Coal: more on the fall-out

There are vastly different ways to look at coal in the U.S.
Written by Harry Fuller, Contributor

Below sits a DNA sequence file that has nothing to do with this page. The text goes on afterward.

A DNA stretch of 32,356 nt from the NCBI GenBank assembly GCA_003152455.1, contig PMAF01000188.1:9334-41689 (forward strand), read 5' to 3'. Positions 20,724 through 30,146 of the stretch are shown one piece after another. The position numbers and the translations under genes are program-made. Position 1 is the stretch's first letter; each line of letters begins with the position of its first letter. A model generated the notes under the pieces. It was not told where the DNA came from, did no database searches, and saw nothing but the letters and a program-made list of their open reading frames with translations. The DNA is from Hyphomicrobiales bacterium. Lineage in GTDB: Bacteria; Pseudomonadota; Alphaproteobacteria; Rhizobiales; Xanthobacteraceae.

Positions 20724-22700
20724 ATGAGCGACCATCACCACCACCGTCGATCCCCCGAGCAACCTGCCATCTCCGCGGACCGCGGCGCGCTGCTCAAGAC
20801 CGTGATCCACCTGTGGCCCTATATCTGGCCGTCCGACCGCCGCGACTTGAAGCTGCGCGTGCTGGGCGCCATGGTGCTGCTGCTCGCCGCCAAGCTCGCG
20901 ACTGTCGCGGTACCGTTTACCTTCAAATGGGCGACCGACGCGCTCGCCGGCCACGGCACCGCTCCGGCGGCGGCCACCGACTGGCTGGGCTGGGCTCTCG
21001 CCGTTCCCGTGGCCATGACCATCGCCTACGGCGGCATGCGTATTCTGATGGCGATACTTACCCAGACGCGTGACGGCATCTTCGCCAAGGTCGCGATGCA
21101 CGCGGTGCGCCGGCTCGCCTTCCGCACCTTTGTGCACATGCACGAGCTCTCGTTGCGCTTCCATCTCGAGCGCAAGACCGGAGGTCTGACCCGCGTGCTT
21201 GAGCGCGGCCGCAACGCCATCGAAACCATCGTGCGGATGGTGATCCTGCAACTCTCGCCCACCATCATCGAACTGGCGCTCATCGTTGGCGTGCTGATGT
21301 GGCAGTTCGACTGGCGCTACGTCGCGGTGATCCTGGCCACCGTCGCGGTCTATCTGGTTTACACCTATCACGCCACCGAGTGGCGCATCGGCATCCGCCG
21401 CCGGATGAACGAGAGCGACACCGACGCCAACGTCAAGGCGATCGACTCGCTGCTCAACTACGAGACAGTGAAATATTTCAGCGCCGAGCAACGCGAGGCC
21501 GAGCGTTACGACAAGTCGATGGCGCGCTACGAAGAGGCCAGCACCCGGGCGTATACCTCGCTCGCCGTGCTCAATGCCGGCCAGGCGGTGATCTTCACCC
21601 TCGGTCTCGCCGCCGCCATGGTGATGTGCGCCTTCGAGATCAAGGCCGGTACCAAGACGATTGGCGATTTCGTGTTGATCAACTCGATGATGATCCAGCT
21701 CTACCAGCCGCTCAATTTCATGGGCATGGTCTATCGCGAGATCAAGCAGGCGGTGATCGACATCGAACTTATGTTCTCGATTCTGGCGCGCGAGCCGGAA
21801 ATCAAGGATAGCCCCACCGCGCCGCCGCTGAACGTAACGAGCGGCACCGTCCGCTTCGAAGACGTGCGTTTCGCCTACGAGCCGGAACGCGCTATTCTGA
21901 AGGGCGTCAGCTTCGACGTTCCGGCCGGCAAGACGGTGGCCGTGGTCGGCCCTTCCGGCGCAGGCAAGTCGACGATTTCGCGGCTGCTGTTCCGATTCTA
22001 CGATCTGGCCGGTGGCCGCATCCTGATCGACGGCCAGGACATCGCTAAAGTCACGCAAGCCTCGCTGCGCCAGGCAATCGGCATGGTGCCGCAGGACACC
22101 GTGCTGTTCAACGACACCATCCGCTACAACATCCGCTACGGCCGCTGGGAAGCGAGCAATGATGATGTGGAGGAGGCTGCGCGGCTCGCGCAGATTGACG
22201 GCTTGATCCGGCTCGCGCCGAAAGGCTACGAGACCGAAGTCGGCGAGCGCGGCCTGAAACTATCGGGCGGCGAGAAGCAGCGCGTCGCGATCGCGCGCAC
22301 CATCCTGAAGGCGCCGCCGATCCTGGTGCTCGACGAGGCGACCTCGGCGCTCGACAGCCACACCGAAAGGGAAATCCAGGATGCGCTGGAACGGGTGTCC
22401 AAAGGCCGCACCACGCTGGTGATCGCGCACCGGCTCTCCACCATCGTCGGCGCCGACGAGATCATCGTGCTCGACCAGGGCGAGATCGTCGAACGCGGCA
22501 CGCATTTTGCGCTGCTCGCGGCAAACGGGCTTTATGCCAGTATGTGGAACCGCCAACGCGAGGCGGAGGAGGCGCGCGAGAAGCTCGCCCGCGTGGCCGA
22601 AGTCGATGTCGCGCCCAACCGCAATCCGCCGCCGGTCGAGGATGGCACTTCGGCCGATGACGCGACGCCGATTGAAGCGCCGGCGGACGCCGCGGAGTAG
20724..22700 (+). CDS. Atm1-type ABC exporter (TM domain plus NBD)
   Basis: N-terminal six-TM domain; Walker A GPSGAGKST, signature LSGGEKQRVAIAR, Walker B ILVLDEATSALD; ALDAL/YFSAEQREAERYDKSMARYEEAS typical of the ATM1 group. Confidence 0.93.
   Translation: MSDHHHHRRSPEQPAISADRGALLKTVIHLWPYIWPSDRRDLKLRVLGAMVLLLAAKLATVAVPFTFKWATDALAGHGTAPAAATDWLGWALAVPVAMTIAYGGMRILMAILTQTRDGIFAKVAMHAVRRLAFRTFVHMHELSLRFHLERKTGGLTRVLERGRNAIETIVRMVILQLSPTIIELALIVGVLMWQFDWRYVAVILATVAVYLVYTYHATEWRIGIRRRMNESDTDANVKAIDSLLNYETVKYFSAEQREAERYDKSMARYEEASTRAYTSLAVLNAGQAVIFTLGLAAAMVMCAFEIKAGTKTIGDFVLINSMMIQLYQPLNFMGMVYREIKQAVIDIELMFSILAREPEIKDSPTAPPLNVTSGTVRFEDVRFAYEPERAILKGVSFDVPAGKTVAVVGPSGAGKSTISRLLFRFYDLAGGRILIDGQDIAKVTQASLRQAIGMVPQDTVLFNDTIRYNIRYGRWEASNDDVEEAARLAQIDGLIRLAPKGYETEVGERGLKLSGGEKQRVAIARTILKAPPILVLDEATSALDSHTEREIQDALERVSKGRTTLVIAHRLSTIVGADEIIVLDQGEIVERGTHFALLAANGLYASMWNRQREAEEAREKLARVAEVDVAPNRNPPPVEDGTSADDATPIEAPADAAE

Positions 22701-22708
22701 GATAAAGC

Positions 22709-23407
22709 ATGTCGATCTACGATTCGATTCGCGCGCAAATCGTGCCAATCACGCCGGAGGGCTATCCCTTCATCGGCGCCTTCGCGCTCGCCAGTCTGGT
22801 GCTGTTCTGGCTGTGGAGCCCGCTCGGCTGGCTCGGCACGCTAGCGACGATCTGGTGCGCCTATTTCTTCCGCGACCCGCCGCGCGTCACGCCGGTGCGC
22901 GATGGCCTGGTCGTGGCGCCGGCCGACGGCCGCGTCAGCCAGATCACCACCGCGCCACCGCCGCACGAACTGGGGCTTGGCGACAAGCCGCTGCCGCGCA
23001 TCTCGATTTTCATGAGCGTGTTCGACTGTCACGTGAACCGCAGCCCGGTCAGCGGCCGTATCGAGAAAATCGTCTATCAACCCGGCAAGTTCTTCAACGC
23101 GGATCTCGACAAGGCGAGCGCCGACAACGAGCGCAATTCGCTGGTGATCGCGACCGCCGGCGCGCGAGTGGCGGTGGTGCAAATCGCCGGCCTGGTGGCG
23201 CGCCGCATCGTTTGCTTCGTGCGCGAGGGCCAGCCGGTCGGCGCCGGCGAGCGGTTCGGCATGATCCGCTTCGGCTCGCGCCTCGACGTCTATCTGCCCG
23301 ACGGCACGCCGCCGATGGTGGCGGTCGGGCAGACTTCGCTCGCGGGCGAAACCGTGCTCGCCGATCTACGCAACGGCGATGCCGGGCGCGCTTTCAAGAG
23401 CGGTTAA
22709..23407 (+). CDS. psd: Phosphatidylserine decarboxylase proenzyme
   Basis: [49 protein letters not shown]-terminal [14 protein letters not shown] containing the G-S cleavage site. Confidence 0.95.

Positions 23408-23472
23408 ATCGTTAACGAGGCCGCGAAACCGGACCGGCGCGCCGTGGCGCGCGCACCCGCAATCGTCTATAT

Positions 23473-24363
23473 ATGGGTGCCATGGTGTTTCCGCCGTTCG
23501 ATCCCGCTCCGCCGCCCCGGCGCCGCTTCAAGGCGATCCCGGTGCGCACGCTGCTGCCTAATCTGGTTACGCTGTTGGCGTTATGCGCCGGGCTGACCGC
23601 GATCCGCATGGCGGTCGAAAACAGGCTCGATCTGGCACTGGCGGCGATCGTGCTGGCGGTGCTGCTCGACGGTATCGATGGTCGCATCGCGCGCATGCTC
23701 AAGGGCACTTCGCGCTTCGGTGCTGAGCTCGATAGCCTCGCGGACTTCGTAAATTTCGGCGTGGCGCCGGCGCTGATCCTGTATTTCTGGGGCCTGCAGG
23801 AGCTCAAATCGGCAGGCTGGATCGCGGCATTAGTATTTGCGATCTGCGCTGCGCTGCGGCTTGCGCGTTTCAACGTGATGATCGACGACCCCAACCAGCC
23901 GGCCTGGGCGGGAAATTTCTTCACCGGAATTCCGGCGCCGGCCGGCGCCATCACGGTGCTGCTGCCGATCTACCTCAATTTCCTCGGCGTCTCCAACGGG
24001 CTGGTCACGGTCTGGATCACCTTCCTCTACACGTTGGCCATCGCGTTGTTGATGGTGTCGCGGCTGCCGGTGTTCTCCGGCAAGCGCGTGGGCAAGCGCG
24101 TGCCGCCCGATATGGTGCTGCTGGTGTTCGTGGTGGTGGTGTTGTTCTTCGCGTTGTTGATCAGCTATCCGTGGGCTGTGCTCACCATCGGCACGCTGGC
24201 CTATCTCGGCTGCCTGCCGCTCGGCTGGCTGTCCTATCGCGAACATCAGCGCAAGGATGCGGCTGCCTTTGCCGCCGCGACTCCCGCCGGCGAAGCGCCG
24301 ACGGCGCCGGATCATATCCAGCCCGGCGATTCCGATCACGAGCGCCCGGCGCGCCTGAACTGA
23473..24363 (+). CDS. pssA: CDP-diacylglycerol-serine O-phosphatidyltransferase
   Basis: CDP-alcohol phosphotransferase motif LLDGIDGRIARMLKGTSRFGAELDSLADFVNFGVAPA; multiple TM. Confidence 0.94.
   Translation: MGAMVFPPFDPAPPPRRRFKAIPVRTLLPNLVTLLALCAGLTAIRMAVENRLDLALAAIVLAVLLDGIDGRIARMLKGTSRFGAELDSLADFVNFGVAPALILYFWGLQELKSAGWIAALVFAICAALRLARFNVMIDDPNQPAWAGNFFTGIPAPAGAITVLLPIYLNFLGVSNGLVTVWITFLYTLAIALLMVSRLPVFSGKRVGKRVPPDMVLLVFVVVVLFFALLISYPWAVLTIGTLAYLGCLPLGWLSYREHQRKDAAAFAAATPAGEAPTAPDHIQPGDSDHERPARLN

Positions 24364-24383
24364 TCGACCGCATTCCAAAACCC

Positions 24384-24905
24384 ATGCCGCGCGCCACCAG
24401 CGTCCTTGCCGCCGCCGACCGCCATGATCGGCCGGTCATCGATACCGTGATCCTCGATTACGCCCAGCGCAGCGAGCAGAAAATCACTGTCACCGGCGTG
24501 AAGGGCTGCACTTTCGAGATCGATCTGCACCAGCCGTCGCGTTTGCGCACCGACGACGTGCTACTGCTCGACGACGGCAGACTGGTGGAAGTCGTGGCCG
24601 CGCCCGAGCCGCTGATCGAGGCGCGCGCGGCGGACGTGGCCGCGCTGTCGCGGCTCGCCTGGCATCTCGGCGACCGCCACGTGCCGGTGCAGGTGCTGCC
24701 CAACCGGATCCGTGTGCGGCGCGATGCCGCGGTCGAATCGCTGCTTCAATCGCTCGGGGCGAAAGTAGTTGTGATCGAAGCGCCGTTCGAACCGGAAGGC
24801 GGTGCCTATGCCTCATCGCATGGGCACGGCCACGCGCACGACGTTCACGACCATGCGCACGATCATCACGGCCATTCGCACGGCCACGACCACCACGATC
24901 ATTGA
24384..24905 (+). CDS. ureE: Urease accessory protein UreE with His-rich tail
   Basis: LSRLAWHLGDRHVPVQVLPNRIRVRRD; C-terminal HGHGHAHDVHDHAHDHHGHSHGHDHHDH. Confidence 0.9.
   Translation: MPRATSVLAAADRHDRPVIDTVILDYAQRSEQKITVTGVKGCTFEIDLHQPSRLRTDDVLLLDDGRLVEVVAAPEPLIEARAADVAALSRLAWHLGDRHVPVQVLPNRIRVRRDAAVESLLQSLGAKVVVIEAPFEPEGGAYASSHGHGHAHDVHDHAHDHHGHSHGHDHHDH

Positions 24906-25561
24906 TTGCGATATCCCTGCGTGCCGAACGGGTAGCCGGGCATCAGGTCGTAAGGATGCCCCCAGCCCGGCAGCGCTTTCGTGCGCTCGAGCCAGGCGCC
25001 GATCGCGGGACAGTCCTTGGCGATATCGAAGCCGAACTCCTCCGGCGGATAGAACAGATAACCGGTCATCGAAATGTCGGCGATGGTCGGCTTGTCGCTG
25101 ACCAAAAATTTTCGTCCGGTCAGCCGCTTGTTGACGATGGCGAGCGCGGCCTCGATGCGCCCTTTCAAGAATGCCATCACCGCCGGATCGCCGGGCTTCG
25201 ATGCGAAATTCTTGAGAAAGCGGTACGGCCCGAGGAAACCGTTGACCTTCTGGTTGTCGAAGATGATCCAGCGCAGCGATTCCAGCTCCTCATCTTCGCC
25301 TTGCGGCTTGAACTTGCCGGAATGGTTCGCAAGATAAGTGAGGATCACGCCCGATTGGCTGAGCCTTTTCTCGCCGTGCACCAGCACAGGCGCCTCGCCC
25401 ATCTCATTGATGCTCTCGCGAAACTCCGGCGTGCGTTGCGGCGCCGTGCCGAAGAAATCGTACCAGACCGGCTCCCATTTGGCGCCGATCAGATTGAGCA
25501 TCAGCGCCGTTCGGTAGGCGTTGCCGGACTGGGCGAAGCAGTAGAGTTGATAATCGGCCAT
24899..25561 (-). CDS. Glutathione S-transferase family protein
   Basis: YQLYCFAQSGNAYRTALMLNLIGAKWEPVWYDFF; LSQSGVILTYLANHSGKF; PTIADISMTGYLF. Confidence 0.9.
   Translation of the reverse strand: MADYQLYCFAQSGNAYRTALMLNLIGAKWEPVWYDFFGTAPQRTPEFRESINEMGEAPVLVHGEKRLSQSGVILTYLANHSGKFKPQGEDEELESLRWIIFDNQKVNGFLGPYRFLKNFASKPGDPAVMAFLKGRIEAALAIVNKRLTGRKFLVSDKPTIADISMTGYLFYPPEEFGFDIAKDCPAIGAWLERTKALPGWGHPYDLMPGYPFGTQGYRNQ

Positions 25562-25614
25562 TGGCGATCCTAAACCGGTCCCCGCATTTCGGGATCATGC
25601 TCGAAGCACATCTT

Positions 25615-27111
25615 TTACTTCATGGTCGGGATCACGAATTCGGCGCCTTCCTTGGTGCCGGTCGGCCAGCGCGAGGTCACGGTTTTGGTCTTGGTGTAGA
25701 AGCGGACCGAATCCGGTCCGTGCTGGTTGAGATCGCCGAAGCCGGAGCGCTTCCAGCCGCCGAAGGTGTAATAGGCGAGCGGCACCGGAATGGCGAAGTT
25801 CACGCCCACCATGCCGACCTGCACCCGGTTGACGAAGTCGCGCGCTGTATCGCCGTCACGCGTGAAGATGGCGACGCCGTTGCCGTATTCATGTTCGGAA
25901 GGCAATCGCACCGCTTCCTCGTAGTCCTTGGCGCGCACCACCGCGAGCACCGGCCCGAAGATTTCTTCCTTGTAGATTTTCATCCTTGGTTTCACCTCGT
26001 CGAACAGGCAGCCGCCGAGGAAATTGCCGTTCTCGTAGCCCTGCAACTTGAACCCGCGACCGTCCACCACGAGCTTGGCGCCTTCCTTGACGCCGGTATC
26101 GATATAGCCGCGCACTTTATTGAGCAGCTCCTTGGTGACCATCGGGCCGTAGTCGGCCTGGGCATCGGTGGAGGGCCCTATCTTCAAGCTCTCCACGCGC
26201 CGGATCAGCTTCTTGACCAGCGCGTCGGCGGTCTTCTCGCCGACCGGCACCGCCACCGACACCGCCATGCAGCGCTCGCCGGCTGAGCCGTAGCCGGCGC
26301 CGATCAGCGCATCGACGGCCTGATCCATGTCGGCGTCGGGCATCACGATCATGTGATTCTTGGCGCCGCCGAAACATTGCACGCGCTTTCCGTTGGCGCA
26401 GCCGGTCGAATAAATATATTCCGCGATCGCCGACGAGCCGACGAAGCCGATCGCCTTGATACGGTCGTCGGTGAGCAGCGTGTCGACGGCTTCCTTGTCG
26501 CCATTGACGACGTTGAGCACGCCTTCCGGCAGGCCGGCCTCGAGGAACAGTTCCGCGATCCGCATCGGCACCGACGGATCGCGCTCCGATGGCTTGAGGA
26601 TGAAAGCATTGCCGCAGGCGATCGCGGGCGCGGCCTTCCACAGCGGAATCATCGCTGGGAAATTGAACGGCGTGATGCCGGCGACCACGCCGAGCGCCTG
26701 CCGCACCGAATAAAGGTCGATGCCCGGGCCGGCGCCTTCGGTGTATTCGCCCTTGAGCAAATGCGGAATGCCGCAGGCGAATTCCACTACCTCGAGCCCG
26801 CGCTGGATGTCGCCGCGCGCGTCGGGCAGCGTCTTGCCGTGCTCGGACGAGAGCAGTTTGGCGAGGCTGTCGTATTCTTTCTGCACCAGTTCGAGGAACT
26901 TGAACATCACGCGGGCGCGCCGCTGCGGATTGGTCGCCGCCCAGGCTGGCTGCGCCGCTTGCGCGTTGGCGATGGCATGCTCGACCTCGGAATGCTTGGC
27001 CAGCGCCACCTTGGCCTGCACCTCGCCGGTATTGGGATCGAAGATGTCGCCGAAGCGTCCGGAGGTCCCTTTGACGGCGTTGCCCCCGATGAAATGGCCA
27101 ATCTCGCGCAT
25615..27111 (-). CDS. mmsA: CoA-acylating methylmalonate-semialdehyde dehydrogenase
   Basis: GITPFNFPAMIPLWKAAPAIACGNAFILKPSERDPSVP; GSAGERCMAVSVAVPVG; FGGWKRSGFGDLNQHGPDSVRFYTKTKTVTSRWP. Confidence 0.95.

There are vastly different ways to look at coal in the U.S. Coal's plentiful, it's American, it's relatively cheap to obtain and burn. And it will produce electricity for the rest of your children's lifetime. Coal burning is destroying our atmosphere, our climate and turning an already beknighted area like West Virgnia into moonscapes of mined out ex-mountains. The recently arrested Dr. Hansen, is, of course, a member of the latter group. Those who arrested him in West Virgnia work for a state goverment deeply beholden to coal and its economic value. Leaving coal in the earth and unburned is bad for business all around. Out in the western states there is plenty of coal and plenty of coal-burning. Here's just one local area in western Colorado where the fall-out from coal-burning is literally fall-out. Airborne mercury with your morning coffee? IF YOU CAN'T BROWBEAT 'EM, JOIN 'EM The U.S. is not the world's only major economy that is coal-fired. There's China. And so far little has been done to nudge that huge economy and its enormous population toward greener behavior. The E.U can't bully China, the way the U.S. government might if it cared. Being global warming averse, those Europeans have decided to pay China to build a carbon capturing, coal-burning power plant. The Europeans have a vested interest in thwarting climate change. Big cities at sea level from Marseilles to London to Amsterdam to Stockholm. Forget Venice, I fear. Areas dependent on the Gulf Stream's warmth for their growing season. Dependence on rainfall for much agriculture. Proximity to drought-prone regions of Africa whence millions of refugees may come. NO way to build a wall across the Med. China doesn't really need the money from the E.U., but a deal is a deal so this plant may get built.

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